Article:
Design/methodology/approach

This analysis of Russia’s ICT S&T priorities was broken down into three periods which tie in with milestones when large-scale changes in ICT were observed: 2002-2006; 2007-2010; 2011-2015.

Findings

This paper presents the results of research into the evolution of Russia’s S&T priorities in ICTs based on a system founded on detailed and carefully studied profiles for sectoral CTs supplemented by quantitative statistics on the development of the information society in Russia. An important aspect in support of this approach is regular large-scale processes to update the profiles of sectoral CTs (on average once every five years) and to conduct statistical observations in ICT (once every year). The involvement in this process of updating CTs of large (500 or more) numbers of sectoral experts representing industry leaders, research and educational institutions, core ministries and regulatory bodies guarantees a comprehensive cross-section in researching and profiling CTs in different important areas: science, production and government administration.

Originality/value

For more than 15 years, the Higher School of Economics has been conducting a range of statistical studies on ICT: the amount of goods and services output in the ICT sector and the level of diffusion and use of ICT in the economy, social sphere and public and private life. The results of these studies are used as an evidence base when defining and updating STI priorities to develop Russia’s ICT industry. This paper presents a retrospective view of the evolution of Russia’s S&T priorities from 2002 to the present and discusses the effects of ICT’s transformation in specific changing markets and identifies priority areas for the future.

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Article
Publication date: 7 October 2014

Jesús M. Valdaliso, Edurne Magro, Mikel Navarro, Mari Jose Aranguren and James R. Wilson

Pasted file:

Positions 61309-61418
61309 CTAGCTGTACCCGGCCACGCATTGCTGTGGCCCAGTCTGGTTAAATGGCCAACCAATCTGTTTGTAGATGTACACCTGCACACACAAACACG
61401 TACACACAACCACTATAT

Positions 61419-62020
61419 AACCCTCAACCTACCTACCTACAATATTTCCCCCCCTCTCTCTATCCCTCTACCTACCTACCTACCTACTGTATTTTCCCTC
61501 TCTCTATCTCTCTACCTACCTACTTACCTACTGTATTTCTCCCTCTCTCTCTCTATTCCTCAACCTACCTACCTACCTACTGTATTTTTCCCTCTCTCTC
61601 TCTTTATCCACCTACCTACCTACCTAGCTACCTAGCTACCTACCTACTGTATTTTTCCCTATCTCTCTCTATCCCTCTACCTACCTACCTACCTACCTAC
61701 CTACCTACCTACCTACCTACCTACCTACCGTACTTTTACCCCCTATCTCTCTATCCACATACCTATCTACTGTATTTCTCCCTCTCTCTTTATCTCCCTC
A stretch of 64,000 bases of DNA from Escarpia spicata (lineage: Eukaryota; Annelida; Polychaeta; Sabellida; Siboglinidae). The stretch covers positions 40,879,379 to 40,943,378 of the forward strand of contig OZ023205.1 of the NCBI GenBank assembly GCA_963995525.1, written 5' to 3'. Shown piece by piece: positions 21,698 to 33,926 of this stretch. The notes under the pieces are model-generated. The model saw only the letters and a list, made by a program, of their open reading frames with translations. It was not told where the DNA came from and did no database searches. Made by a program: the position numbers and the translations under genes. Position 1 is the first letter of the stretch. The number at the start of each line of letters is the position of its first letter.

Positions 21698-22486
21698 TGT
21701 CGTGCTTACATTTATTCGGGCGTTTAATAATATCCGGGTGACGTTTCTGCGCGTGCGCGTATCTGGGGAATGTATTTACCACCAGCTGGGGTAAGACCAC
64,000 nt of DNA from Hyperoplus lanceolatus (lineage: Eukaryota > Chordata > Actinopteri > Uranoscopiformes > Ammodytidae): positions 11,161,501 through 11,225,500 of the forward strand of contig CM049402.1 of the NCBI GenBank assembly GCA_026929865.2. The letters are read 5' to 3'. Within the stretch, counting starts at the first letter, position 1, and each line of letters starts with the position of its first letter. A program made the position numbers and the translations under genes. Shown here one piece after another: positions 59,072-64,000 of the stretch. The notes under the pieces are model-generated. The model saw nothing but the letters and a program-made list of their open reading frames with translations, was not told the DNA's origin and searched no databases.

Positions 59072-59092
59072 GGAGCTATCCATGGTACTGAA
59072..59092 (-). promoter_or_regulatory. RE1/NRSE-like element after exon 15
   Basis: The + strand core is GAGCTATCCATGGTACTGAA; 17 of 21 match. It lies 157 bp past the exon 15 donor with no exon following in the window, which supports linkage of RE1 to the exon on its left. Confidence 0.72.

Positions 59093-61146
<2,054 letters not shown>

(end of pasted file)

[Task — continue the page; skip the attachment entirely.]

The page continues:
– The purpose of this paper is to apply the path dependence theoretical framework to STI policies that support research and innovation strategies for smart specialisation (RIS3).

Abstract

Purpose

The purpose of this paper is to apply the path dependence theoretical framework to STI policies that support research and innovation strategies for smart specialisation (RIS3).

Design/methodology/approach

Review of the recent literature on the phases, sources of reinforcement and change mechanisms (layering, conversion, recombination, etc.) present in path-dependent processes, as well as the role played by mental frameworks, political agents and power relations; and its illustration and testing over 30 years of STI policy development in the Basque Country.

Findings

How to operationalise the analysis of continuity and change of STI policies supporting RIS3 policies characterised by path dependence processes. Likewise, learnings from the analysis of Basque case regarding the types of challenges that European regions will face as they design their RIS3, according to their degree of maturity in STI policies.

Originality/value

It is the first time that the recently developed tools for analysis of path-dependent processes are applied to the development of STI policies supporting RIS3 policies.

Details

European Journal of Innovation Management, vol. 17 no. 4
Type: Research Article
ISSN: 1460-1060

Keywords

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Article
Publication date: 1 December 2017

Albert Edgar Manyuchi and John Ouma Mugabe

A growing number of African countries are starting to produce science, technology and innovation (STI) indicators. The purpose of this paper is to provide some lessons…

Abstract

Purpose

A growing number of African countries are starting to produce science, technology and innovation (STI) indicators. The purpose of this paper is to provide some lessons learnt in the production and use of STI indicators in Malawi and South Africa. It is compares the two countries’ efforts to conduct Research and Development (R&D) surveys and examines whether and how STI indicators are used in policymaking processes.

Design/methodology/approach

The study approach is qualitative. The research methodology encompasses a thorough review of both policy and academic literature as well as some interviews.